Is massaging dogs/animals as hard on the therapist’s body as it can be when massaging humans?
I received an email from someone who states “I am interested in your program to become certified in canine massage. I was a licensed massage therapist for about 15 years and “retired” the table last year after developing a back issue as well as hand/wrist issues.
I say all this to ask, is massaging dogs/animals as hard on the therapist’s body as it can be when massaging humans? Could you offer some information regarding what a massage session entails?
Working with animals in a healing capacity would be wonderful and something I’ve been interested in for a very long time, so any information you could provide would be very much appreciated.
Thanks so much. I look forward to hearing from you soon.
Here’s my response.
Thank you for your inquiry. Massage is massage. We use our legs, backs, wrists, hands and fingers. Although not the thumbs nearly as much when we work with animals.
In my practice, I find working with dogs easier and much more enjoyable. In the PetMassage program I focus on teaching students to develop correct body mechanic habits. I have taught many MTs with back and/or hand issues. They learn to work effectively with dogs within their physical limitations. If you are drawn to massage dogs, there is a place for you. The dogs that you can help will be attracted to you.
Sessions begin with observing the owner walk their dog and then our walking the dog to assess gait, symmetry, coordination, anxiety, etc. We assist the dog in mounting the massage table, either by picking them up, or assisting them up a ramp or steps. I do not teach massage on the floor unless the dog is too anxious getting on a table. When dogs are on the table we have more control, better access to the entire body, and we can use correct body and breath mechanics.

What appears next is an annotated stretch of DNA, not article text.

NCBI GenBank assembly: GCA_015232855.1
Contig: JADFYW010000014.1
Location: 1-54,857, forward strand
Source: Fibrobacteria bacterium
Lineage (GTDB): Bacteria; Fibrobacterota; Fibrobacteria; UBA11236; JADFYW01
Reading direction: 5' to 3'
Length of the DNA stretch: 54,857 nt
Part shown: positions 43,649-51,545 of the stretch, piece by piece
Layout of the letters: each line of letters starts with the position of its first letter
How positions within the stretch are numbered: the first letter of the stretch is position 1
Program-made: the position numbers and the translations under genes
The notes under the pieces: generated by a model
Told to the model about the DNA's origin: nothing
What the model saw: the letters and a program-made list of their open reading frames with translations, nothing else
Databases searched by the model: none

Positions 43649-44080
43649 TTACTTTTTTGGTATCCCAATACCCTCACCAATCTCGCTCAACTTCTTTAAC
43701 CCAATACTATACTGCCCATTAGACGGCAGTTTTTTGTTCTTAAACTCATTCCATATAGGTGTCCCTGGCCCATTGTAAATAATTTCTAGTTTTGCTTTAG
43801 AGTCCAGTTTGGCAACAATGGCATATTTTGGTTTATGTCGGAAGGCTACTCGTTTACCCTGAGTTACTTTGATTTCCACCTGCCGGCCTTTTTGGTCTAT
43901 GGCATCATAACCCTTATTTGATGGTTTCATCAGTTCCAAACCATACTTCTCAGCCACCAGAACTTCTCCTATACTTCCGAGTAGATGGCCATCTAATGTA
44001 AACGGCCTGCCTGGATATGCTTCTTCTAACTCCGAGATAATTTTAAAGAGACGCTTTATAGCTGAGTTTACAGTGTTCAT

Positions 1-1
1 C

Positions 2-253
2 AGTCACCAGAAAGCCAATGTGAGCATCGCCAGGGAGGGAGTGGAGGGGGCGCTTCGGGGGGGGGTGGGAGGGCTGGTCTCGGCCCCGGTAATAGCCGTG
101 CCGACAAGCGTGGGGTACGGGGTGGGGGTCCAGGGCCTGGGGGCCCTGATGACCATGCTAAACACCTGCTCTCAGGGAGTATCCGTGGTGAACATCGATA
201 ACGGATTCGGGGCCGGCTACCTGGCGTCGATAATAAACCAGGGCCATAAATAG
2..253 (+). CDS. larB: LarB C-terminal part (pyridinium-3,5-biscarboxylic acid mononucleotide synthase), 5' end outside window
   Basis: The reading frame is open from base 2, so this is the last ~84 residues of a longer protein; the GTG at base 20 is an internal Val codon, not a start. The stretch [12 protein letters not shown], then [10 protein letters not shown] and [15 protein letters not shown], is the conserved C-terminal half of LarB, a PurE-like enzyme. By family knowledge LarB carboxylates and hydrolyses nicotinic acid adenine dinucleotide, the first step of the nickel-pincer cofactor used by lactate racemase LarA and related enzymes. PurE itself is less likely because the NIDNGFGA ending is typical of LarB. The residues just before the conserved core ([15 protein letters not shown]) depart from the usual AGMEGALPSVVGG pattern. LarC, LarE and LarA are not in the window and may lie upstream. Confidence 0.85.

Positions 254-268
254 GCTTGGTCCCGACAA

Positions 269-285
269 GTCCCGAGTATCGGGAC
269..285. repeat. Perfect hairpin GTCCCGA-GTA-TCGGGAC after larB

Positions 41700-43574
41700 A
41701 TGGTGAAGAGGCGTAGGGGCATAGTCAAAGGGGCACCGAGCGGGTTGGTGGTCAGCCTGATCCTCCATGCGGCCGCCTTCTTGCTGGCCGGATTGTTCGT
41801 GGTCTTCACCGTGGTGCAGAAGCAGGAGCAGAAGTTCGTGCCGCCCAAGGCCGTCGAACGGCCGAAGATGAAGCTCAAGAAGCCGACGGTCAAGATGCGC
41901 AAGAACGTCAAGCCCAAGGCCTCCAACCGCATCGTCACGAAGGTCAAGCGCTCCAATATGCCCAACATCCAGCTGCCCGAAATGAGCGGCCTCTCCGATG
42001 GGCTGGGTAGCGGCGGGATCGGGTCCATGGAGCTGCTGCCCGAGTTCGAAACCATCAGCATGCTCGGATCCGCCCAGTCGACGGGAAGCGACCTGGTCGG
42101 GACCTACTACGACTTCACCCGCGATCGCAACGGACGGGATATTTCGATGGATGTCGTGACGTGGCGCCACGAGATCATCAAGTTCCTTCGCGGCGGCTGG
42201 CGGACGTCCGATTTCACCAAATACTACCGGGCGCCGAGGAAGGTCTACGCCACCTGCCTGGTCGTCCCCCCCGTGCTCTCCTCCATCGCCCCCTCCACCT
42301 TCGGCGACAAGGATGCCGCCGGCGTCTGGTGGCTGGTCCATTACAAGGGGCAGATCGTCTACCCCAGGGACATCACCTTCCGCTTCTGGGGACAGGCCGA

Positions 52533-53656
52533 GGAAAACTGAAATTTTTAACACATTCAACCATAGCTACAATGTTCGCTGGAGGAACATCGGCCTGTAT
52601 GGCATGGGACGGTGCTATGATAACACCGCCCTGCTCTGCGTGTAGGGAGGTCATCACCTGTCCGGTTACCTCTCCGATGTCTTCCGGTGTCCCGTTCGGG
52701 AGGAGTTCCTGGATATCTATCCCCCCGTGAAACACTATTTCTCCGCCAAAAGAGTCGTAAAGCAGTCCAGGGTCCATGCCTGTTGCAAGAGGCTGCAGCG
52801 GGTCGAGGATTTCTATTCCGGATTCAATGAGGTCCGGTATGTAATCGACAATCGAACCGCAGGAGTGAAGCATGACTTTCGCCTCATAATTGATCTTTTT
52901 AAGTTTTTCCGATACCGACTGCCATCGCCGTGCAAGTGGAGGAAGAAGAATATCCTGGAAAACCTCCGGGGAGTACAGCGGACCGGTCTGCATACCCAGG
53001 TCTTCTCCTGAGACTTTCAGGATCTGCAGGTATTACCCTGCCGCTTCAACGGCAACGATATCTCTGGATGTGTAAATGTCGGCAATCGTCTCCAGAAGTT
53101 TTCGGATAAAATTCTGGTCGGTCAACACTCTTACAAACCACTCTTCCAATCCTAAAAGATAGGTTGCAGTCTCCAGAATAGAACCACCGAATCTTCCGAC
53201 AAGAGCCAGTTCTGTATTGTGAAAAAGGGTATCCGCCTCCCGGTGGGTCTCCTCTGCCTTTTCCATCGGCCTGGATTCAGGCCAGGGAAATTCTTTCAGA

The massage techniques we use are adaptations from Swedish, TCM Acupressure, TaiQi, Yoga, Energywork, and Orthobionomy Myofascial work, all contextualized for canine anatomy, psychology, kinesiology and pathology. Our scope of practice is similar to that of human MT. Substitute DVM for MD. So, massage!
You’ll use all the instruction we provide on canine behavior, inter-species body language, breathing and meditation during each massage session. So, canine massage!
At the conclusion of the massage, you’ll assist the dog back to the floor, observe his movement and demeanor, and schedule their next massage. So, massage as a profession!
I have several short videos you can watch on our PetMassage Training and a Research Institute YouTube channel https://www.youtube.com/results?search_query=petmassage+training+and+research+institute. These will give you an idea of my teaching style and philosophy of massage. You can study demonstrations of full body sessions on our DVD series, PetMassage for Dogs 1 and 2 https://petmassage.com/store/petmassage-for-dogs-1-and-2-dvd-set/. These 2 DVDs are part of the set of texts we include in the PetMassage Foundation Level Program https://petmassage.com/petmassage-workshops/petmassage-foundation-level-program/.
As I said, if you hear the calling, follow your passion. I look forward to helping you on your journey.
Jonathan Rudinger, PetMassage Instructor
If you would like to discuss transitioning from what you are doing now to a career in canine massage, call us: 800.779.1001
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